Friday, October 28, 2011

Molly Bloom? YES!

Two guys, P & T, go into a bookstore, browsing.

- I always like to read the last sentence of a book before I buy it. I find that it tells me most about the book, says P.

- Yeah, me too. Most people grab a book and look at the first sentence, or a bit of the first few pages, agrees T.

- Mistake. First few sentences writer dude's trying hard to grab the publisher's attention, you know, like publish this book and give money, sorta thing. It's not actually what the reader would like he's thinking of, but what he thinks the publisher will think the reader will like. You know how many subsequent classics have been knocked back by wanker publishers? Lots, it's fucking criminal. The first sentence can be annoying, but the book still amazingly good. Or the sentence good but the book crap, like the stuff you read.

- Ha ha. But yeah, never thought of *why* I do it, but you're spot on there. The last sentence or two are about tidying up the plot, the characters. Dude's only trying hard to impress the reader, make the reader satisfied. Well not always of course, but you know what I mean.

They nod. Such perfect agreement between people is rare.

T, a genre fiction addict, recommends to P a couple of science-fantasy-speculative-horror-magic/realism cult books which he thought everyone should read, but P hasn't.


"He never saw Molly again." *

" 'Don't ask me why, old sport,' said Stoney, 'but somebody up there likes you.' "

"I know nothing, and I persisted in the faith that the time of cruel miracles was not past."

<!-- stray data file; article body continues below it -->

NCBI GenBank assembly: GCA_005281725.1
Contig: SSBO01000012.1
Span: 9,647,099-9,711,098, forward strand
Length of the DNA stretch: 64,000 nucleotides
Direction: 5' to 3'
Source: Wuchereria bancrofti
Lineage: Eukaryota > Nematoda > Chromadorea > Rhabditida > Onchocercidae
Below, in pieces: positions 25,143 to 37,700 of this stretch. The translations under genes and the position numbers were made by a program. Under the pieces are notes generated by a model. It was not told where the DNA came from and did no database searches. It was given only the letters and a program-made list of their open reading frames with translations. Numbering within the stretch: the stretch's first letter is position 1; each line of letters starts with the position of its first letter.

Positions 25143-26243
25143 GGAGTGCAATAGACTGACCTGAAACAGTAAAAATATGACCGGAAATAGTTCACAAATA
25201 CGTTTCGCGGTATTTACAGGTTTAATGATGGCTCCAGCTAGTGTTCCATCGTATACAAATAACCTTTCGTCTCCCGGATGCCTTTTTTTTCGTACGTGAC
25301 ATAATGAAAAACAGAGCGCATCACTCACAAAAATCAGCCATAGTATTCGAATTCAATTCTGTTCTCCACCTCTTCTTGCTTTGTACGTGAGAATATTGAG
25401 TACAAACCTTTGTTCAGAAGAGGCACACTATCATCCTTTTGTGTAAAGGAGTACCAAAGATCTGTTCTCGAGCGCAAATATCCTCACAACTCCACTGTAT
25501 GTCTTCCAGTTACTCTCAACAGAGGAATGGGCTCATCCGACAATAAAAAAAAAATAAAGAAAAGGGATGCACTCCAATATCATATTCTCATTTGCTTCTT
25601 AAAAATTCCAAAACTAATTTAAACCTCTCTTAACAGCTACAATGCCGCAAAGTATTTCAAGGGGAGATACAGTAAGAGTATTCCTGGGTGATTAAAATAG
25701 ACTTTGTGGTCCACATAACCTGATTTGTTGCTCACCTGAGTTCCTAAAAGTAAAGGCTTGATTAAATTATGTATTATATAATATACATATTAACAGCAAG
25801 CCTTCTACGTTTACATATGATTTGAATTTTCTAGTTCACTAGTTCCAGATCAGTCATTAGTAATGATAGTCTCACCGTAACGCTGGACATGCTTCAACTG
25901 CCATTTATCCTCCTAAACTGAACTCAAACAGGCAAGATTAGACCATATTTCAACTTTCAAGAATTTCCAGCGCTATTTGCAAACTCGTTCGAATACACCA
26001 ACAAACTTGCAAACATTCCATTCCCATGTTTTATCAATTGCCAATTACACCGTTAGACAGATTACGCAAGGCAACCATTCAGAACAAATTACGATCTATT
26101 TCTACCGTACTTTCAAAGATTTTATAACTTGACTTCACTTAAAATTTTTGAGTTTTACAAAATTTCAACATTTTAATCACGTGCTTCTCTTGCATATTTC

"He walked away and he kept on walking."


And a few others of varying merit.

P, a pretentious autodidact who uses words like "autodidact" in general conversation, recommends some slipstream books which don't quite fit the genres, as well as some modernist and post-modernist classics which everyone should read but, naturellement T hasn't.


"And when he came back to, he was flat on his back on the beach in the freezing sand, and it was raining out of a low sky, and the tide was way out."

"For a long time there is really nothing to be seen; but after Golgotha's been burning for an hour or two, it becomes possible to see that underneath the shallow water, spreading down the valley floor, right around the isolated boulder where Randy's perched, is a bright thick river of gold."

"And all that is left to me is the sound of snow underfoot."

"It was summoning all the barges on the river, every last one, and the whole city and sky and the countryside and ourselves, to carry us all away, the Seine too—and that would be the end of us."

"Now everybody—"


And he picked up one more of the recommended books and held it open in his hands... And he started to read the last sentence.

P paid for his handful of books, had them demagnetized, placed in a biodegradable bag. He waited by the entrance.


Still waiting, he browsed some more new releases that tempted him. The Pale King. The Thousand Autumns of Jacob De Zoet... He moved his biodegradable bag from one hand to the other, scratched at his groin as a pubic hair seemed to caught over the end of his cock. This irritated him. It was too long since he had last shaved his balls.

He wanted to call out to T to hurry the fuck up, but in a bookstore such as this one in Carlton, it is like a library but with allegedly cool people who have eyebrow studs and ponytails (males) and pierced lips and blue hair (females) behind the counter, and not little old ladies who always recommend Agatha Christie. It is not cool to yell here.